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Canku Ota

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(Many Paths)

An Online Newsletter Celebrating Native America


December 1, 2001 - Issue 50


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Day Touches Indians, Regrettably


GRESHAM - Clarence Chicks harbors no resentment about the Lutheran mission school he attended as a youngster in Shawano County, a school that ignored his American Indian heritage.

Chicks, 84, a member of the Stockbridge-Munsee band of the Mohicans, proudly describes the restoration of the three-story, yellow brick school that operated from 1908 to 1958. Emmanuel Mohican Lutheran Church Mission School is now used for church services in winter months and is listed on the National Register of Historic Places.

This Thanksgiving Day, as the nation recalls the first feast that brought together Native Americans and European settlers, not all American Indians share Chick's positive views about the mission schools. For some, the schools and the holiday are a reminder of a culture they lost and are struggling to regain.

Gina Kent of Lac du Flambeau said her grandmother was forced to attend the Indian Agency School in a building that still stands in the community.

"They basically stripped them of everything, their culture and their language," said Kent, an employee at the George W. Brown Jr. Museum and Cultural Center in Lac du Flambeau. "The children were almost beaten so they wouldn't speak their language."

Only nine or 10 adults in the Lac du Flambeau tribe are fluent in Ojibwe, the tribal language, she said.

But American Indians have more opportunities now to learn about the heritage of their people, said Dylan Prescott, home-school liaison at the Central Wisconsin Indian Center in Wausau. He often speaks to classrooms around Thanksgiving time, and he said powwows provide learning opportunities practically every weekend in the summer.

Wisconsin's American Indians of all generations have an increased pride in their heritage, said Prescott, a Ho-Chunk who is 24.

It wasn't always that way. The official policy of the U.S. government in the late 1800s and into the 1900s was to discourage American Indian youngsters from speaking their language or dressing traditionally. The practice, generally considered well-meaning at the time, was one of forced assimilation: "Save the child and kill the Indian."

Laws of the time required American Indian children to attend mission schools run by either the Great Lakes Indian Agency or by a church. These children were given haircuts and were outfitted in uniforms. Photos show them dancing around a May Pole instead of learning the dances of their ancestors.

Chicks wishes the adults of his youth had put a higher priority on maintaining the Mohican language and culture, but he's not bitter about his experience or the dormitory where other American Indian children lived apart from their families.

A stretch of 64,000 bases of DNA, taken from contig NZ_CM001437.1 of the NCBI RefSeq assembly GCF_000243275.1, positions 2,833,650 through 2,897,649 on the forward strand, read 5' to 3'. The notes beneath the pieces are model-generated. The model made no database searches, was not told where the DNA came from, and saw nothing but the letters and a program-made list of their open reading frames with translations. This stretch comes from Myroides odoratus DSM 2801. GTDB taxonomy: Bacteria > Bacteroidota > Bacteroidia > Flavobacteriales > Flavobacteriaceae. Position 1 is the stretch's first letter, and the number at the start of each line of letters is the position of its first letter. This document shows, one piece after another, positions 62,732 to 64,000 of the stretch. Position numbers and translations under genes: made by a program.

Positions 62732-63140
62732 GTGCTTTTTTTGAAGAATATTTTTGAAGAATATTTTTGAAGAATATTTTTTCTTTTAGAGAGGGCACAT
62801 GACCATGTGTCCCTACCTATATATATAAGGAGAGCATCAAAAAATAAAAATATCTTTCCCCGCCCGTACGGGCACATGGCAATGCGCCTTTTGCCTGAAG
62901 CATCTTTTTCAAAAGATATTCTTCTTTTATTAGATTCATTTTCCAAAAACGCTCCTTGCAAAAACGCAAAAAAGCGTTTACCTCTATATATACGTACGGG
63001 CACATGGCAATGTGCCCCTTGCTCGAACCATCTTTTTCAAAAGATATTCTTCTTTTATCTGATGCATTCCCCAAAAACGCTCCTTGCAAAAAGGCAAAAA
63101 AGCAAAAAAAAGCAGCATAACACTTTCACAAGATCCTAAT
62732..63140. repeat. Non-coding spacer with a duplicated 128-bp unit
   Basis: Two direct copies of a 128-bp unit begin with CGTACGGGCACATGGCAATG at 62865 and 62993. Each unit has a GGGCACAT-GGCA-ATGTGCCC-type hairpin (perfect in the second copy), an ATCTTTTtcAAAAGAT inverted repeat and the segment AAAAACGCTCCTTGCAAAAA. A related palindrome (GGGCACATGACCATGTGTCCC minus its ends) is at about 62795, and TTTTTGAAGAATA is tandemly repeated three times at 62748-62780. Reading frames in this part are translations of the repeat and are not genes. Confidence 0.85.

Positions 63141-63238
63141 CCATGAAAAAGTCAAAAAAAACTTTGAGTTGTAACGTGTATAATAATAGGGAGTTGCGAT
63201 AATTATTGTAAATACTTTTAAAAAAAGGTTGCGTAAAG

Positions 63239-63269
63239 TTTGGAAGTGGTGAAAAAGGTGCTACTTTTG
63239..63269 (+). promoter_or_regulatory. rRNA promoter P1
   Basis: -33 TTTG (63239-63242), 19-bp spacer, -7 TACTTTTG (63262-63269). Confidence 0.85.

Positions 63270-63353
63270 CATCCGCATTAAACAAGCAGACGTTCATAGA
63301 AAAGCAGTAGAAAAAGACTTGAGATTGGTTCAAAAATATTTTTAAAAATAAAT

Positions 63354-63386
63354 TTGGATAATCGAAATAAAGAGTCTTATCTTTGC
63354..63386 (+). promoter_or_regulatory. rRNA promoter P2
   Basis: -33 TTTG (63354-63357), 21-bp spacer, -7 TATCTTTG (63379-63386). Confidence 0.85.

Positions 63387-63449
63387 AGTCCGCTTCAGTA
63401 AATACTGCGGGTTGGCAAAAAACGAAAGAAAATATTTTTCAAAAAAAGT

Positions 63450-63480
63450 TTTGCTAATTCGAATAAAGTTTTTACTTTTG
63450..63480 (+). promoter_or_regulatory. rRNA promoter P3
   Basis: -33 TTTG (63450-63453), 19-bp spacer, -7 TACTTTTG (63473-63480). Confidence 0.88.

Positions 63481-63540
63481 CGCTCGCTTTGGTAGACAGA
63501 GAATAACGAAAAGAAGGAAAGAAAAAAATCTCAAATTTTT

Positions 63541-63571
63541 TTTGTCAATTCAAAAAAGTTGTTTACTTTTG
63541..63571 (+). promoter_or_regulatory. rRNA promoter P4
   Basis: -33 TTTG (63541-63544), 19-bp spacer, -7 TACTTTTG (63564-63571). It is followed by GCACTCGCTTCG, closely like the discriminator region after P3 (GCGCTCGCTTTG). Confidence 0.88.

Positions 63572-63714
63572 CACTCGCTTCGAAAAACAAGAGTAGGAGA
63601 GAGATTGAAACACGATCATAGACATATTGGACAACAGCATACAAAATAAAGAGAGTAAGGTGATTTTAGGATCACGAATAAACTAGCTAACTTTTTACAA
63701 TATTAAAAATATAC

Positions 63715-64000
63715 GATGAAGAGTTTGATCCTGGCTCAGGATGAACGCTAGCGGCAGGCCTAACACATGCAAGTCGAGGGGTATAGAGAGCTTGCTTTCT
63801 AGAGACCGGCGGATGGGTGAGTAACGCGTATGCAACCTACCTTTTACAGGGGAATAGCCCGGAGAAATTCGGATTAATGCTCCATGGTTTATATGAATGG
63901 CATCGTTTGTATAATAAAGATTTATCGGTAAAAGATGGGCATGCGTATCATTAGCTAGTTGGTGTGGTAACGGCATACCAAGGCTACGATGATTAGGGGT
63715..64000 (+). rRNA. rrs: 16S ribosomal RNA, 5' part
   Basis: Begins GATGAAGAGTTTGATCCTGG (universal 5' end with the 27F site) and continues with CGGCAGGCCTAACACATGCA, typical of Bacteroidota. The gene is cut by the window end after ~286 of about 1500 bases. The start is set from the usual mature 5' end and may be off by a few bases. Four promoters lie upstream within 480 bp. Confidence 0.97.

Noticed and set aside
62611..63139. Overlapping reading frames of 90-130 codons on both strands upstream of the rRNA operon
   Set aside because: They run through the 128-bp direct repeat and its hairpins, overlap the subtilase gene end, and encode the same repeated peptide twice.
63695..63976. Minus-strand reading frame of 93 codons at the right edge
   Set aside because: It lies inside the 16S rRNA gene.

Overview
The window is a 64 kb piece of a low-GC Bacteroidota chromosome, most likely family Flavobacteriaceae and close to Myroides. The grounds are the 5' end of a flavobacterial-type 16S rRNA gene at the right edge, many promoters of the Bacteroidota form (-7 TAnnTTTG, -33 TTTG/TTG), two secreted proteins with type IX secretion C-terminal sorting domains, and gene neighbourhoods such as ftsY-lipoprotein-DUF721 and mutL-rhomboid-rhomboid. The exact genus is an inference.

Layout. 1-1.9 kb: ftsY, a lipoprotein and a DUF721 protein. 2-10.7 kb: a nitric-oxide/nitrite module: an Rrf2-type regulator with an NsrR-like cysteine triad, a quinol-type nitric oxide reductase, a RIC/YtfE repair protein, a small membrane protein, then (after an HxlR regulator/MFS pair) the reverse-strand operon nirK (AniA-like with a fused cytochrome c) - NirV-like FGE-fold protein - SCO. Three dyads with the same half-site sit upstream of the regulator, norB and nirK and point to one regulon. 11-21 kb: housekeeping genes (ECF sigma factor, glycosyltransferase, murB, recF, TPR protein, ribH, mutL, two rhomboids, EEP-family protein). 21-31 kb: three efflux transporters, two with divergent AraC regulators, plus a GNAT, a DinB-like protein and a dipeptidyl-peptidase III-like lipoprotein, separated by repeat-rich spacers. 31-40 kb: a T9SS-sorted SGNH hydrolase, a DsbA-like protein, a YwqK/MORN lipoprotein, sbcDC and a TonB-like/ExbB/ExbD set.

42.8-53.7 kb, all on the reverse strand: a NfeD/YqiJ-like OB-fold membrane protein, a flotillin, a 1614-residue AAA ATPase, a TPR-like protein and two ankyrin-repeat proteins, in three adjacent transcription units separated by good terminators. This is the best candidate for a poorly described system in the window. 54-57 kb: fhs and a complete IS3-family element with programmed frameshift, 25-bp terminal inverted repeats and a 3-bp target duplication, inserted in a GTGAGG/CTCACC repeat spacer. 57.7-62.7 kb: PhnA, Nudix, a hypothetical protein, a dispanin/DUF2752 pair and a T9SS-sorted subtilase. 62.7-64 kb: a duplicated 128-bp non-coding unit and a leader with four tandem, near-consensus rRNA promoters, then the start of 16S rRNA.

Government-run schools were harsher, he said, than the one he graduated from in 1931 as an eighth-grader.

Chicks walked two miles each way from his family's farm to join the all-Indian contingent of boarding students. His parents hardly knew any of the Mohican language themselves, so teachers in the four-room school didn't have to forbid Chicks to use the language when he was with his 120 classmates.

The children who went to the mission school had a white pastor, white teachers and a few white classmates from area farms. Their lessons were the same as what would have been taught in an all-white school.

Chicks, whose son, Bob, is now the tribal chairman of the Stockbridge-Munsee Mohicans, said he recalls no conscious effortto suppress their culture. The teachers just didn't go into it.

In his retirement, Chicks is learning more about tribal history and related topics. And he does not fault the school for his failure to learn Mohican.

"I never heard it spoken at home or at my grandfather's," he said, "which is too bad."

Wisconsin tribes
Eleven Native American tribes have reservations in Wisconsin.
They are, in order of population,
the Oneida, the six branches of the Chippewa, the Menominee, the Ho-Chunk, the Stockbridge-Munsee Band of the Mohicans and the Potawatomi.
In some cases, tribal lands are scattered among a number of counties. The Chippewa reservations are governed by the Bad River band, the Lac du Flambeau, the Lac Courte Oreilles, the Red Cliff, the St. Croix and the Sokaogon.
Native Americans make up less than 1 percent of Wisconsin's population, according to the "Wisconsin Blue Book."

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  Canku Ota is a free Newsletter celebrating Native America, its traditions and accomplishments . We do not provide subscriber or visitor names to anyone. Some articles presented in Canku Ota may contain copyright material. We have received appropriate permissions for republishing any articles. Material appearing here is distributed without profit or monetary gain to those who have expressed an interest. This is in accordance with Title 17 U.S.C. section 107.  

Canku Ota is a copyright © 2000, 2001, 2002 of Vicki Lockard and Paul Barry.


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